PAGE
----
AMumInScotland Mon 22-Oct-12 12:04:51

I'm not sure - DS just joined his year group. We found they were very happy to answer odd questions by email, without any kind of committment. They understand this is a new experience for most people and want to give you the info you need to make the right choice.

mumof4darlings Tue 23-Oct-12 13:56:23

yes it is possible to join a different year group as i have known people do that. If people are after primary internet school Briteschool offer that from 9 years.

diplomaticspouse Fri 22-Mar-13 21:48:31

Message deleted by Mumsnet for breaking our Talk Guidelines. Replies may also be deleted.

whynotgoorienteering Wed 15-Jul-15 20:48:59

This thread really helped me when I was looking for lessons for my daughter when she had chronic fatigue syndrome (age 13-14). So even though it's pretty old, I thought I would add a few hopefully helpful comments for anyone else desperately wondering what to do about their child's education.

After giving up with her secondary school who were unable to help her much, we tried out a private tutor, Briteschool and we eventually ended up at Interhigh during 2014/15.

For children who cannot access mainstream school but are reasonably motivated to learn and can concentrate in a structured environment for a few hours a day, Interhigh provides a great alternative. The lessons are (nearly all) of high quality, the teachers are enthusiastic, organised and responsive to individual needs/requests, the admin is efficient and the timetable is usually quite flexible. My daughter took Year 10 in most subjects and Year 11 in 2 other subjects, which enabled her to feel less frustrated (which she did at her previous school) at sitting through stuff she already knew. Although already conscientious, at Interhigh she has learnt how to study by herself and write 'proper' essays in a way that school did not manage. She sat the 2 iGCSEs this summer and is feeling confident about the results - Interhigh are very focused on exam preparation/support in these 2 year groups.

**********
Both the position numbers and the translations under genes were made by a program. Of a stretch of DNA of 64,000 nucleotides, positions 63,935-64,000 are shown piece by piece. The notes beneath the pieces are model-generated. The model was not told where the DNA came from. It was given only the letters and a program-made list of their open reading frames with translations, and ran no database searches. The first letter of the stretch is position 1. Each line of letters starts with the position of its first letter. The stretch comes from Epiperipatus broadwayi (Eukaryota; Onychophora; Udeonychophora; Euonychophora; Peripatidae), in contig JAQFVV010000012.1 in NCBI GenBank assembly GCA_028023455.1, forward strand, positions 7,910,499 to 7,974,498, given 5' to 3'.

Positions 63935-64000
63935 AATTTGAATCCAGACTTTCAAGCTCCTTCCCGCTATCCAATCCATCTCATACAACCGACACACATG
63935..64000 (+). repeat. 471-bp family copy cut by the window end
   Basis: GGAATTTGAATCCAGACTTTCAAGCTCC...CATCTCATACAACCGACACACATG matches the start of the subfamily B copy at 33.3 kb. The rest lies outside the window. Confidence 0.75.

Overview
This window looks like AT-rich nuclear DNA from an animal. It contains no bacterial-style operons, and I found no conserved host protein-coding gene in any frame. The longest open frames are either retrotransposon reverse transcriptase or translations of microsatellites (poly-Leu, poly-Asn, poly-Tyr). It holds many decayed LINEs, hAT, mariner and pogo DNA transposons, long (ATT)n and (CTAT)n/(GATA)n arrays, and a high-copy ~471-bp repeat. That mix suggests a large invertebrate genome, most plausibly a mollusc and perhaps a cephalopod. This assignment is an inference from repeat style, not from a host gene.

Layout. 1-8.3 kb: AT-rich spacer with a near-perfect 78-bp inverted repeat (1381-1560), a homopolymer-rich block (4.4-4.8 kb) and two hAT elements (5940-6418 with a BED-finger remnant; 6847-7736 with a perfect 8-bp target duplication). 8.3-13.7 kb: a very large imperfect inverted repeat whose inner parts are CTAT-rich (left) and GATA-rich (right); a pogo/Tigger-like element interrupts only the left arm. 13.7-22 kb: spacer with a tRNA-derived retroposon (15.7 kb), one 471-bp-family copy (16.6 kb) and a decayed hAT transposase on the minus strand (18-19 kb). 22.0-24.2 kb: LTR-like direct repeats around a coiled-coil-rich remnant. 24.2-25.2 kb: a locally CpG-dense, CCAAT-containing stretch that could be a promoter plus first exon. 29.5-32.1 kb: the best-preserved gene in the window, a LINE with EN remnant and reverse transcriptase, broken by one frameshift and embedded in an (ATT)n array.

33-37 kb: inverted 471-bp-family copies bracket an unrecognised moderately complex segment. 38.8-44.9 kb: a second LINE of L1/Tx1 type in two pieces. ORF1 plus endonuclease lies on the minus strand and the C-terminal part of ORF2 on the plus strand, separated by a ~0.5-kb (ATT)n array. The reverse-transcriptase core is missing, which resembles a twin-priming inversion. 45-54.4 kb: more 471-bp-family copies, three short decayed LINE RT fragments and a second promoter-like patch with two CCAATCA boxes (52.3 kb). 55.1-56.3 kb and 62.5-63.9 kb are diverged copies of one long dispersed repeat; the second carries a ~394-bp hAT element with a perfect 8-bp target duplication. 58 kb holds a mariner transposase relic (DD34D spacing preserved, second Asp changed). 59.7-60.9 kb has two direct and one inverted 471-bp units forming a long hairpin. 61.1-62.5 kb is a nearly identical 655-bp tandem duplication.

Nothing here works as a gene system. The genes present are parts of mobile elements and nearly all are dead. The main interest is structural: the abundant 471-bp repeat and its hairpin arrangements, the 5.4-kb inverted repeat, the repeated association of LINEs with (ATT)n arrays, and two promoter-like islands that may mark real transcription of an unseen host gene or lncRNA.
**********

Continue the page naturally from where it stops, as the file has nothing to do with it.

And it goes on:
It is very good for children with chronic fatigue or other illnesses, because if you are not feeling well, you can just listen or if very ill or you have to go to medical appts etc, you can catch up using the slides in the lesson library (there are now also more recorded lessons there). The core timetable is approx 3 hrs/day and the structure/daily human contact means that you still feel part of something and have done something useful/fun, rather than staying at home feeling ill and knowing that you are getting more and more behind and out of touch from a bricks'n'mortar school.

The main downside (apart from cost - approx 2400 per year) is the difficulty of making close friends. Although everyone is very friendly/open-minded and there is a lot of text chat but it is not the same as having local friends.

Not sure if it is possible on this site, but happy for anyone to pm for any questions.

Schrodingersmum Thu 16-Jul-15 10:05:59

Its lovely to hear of your experience at Interhigh. Our DD is also at Inter after many years of struggling to cope in the usual education system

This school has been a lifesaver in so many ways, she has made so many friends who she skypes with daily and the teaching is fab

I would say to anyone with a child who has health problems or is a square peg in a round hole take a look, and for information this last year at least 20 LEA's have funded places either directly or indirectly for students with health criteria

Join the discussion

Registering is free, easy, and means you can join in the discussion, watch threads, get discounts, win prizes and lots more.

Register now »

Already registered? Log in with: